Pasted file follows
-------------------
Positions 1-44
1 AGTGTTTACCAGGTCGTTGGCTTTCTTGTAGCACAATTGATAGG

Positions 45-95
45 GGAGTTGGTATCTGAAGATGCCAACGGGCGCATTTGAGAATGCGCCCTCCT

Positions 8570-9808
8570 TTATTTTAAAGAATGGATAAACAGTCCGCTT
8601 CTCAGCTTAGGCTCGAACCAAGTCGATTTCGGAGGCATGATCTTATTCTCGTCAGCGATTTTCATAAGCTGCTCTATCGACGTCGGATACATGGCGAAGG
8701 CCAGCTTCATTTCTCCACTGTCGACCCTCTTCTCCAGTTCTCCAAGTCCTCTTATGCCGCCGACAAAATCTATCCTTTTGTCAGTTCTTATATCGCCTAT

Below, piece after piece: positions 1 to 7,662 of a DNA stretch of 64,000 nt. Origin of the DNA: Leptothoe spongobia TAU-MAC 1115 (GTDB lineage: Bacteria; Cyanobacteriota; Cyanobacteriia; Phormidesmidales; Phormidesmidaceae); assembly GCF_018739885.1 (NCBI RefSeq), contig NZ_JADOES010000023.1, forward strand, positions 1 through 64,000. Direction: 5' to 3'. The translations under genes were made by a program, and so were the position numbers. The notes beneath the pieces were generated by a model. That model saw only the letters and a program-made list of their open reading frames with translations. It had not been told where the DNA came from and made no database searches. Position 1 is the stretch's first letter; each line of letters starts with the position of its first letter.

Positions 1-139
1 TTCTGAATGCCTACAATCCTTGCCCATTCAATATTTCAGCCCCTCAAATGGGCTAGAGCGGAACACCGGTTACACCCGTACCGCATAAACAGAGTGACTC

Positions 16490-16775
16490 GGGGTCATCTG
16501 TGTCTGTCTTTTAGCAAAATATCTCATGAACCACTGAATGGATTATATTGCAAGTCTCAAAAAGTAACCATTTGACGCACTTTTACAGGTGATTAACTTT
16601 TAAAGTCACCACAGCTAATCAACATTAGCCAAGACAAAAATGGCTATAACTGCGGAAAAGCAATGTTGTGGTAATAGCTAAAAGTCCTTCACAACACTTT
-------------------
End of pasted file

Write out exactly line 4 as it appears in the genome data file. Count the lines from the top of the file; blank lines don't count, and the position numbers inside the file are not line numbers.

45 GGAGTTGGTATCTGAAGATGCCAACGGGCGCATTTGAGAATGCGCCCTCCT